200 and Counting
Sunday, November 15, 2009

What is it

The program that questions everything – except your intelligence – started off questioning the conventional wisdom that there would be no audience for a radio show about philosophy.  One hundred and ninety-nine programs later, Ken and John are hanging in there with large loyal audiences in the Bay Area and Oregon, outposts at over fifty stations across North America, and a huge internet following.  In their 200th program Ken and John compile a list of the Top 10 most pressing philosophical issues for the 21st century with help from you, their listeners, and three past guests: Jenann Ismael, Brian Leiter, and Martha Nussbaum. 

Listening Notes

It’s Philosophy Talk’s 200th episode, and John and Ken are having a party.  On the guest list are three of the show’s favorite philosophers, Jenann Ismael, Brian Leiter, and Martha Nussbaum, as well as the loyal listeners who call in.  John and Ken open by offering their top ten reasons to listen to Philosophy Talk, and then move on to the larger topic of the top ten philosophical issues facing contemporary philosophers.  Many questions have been around for generations and are as pertinent as ever, but the continuing progress of science and shifting social values have framed old questions in new ways.  Where should the modern philosopher even begin?

Jenann Ismael joins us first, and John and Ken ask her for her input as to the most important philosophical question of our age.  Ismael believes that one of the most important is the question of how to effect change in the world, particularly in regards to the environment.  On an individual level, out efforts are seemingly useless; we need a whole new framework to promote the greater good, and at present we have no design for such a framework.  Our hosts take up this thread and offer their views.  Between Ismael and the next guest callers offer their greatest philosophical concerns, including those regarding capital punishment, truth in the information age, and the “destruction of belief.”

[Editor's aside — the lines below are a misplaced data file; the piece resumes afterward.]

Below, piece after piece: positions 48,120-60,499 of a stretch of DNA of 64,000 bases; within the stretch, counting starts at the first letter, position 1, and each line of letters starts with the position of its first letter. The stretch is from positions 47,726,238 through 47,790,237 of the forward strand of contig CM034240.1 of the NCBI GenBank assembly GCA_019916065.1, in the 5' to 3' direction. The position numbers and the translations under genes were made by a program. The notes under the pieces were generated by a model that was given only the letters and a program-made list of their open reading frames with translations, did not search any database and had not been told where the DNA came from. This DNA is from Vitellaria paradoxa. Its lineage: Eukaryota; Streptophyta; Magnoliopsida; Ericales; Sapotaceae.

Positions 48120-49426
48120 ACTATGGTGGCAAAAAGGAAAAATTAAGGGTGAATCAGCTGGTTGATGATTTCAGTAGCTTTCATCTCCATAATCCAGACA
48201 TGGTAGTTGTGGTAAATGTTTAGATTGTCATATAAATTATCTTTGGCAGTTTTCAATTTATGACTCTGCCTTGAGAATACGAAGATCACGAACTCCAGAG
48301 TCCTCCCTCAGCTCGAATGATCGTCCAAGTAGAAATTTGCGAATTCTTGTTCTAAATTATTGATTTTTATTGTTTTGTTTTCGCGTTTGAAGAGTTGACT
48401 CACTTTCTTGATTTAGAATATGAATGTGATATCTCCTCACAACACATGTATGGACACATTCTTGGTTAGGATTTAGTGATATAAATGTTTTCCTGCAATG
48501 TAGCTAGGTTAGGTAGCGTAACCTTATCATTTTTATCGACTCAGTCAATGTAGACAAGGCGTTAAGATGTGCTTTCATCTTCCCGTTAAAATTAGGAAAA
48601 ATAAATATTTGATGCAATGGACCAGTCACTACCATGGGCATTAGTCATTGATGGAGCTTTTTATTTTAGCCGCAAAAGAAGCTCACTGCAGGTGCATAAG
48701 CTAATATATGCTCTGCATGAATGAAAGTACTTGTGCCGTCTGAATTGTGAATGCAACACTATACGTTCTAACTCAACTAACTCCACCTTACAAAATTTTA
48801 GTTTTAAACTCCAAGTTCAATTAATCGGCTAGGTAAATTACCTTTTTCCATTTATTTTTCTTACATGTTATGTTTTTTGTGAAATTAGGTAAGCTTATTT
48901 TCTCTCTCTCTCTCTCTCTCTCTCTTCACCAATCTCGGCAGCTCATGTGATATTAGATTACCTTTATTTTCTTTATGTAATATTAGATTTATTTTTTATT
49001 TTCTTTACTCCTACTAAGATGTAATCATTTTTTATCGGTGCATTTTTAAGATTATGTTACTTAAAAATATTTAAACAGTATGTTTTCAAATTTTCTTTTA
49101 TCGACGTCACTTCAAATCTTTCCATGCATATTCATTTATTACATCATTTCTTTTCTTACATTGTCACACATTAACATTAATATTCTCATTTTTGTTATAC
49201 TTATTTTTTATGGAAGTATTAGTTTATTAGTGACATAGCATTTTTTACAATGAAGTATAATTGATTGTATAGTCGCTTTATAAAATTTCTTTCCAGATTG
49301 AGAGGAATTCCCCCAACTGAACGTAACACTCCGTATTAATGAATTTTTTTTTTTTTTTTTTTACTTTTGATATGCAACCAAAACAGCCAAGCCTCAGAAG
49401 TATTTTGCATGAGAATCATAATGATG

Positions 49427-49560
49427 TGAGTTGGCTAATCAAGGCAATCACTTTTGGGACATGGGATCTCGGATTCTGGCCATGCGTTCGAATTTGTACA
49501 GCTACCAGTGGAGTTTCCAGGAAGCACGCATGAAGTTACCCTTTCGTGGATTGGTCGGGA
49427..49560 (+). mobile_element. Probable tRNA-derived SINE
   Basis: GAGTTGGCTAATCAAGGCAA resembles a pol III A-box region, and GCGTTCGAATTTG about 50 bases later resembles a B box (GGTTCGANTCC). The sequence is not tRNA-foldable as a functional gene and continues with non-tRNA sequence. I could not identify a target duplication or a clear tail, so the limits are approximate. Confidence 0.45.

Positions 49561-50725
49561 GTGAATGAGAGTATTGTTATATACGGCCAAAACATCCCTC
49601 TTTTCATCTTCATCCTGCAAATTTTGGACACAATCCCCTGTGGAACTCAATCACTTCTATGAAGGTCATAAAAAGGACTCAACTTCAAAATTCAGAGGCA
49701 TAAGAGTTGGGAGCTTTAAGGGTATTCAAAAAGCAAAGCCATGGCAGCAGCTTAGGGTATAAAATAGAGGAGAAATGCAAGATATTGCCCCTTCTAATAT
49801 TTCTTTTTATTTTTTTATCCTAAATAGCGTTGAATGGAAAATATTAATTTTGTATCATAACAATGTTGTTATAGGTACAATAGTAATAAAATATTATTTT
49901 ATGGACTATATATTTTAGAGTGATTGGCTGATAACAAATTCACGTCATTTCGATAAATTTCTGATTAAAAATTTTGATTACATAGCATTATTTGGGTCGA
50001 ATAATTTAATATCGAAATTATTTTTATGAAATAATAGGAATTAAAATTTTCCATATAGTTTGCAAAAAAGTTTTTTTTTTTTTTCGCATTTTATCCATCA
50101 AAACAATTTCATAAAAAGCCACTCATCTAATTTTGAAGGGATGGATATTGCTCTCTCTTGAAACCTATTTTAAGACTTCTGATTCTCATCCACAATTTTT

Brian Leiter has a different approach to the most important question for the future of philosophy; simply that as we cannot see the future, saying what the most important question is or will be is nearly impossible.  He offers more when pressed by John and Ken, raising some interesting questions about what philosophy can actually accomplish. 

Leiter is followed by our final guest, Martha Nussbaum, who is concerned with our lack of an adequate theory of global justice.  She believes that while we’ve made important strides in our quest for social justice, our frame of reference for the implementation of justice is still the nation state.  This makes global justice a significant—and very important—challenge.  John and Ken give their thoughts, as do callers.  John closes the program by revealing the much-anticipated Top Ten Philosophical Problems of the 21st Century.  Listen in to find out what made the list!

  • Roving Philosophical Report (seek to 6:20): Andi McDaniel heads to the UC Berkeley campus to find out what students consider the most important philosophical questions of their generation.  She gets varied answers, some quite out-of-the-box.
  • 60-Second Philosopher (seek to 49:50): Ian Shoales gives us a quick take on the past 100 years in philosophy, beginning with Darwinism and ending with Snuggies.

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Jenann Ismael, University of Arizona






Brian Leiter, University of Chicago





Martha Nussbaum, University of Chicago

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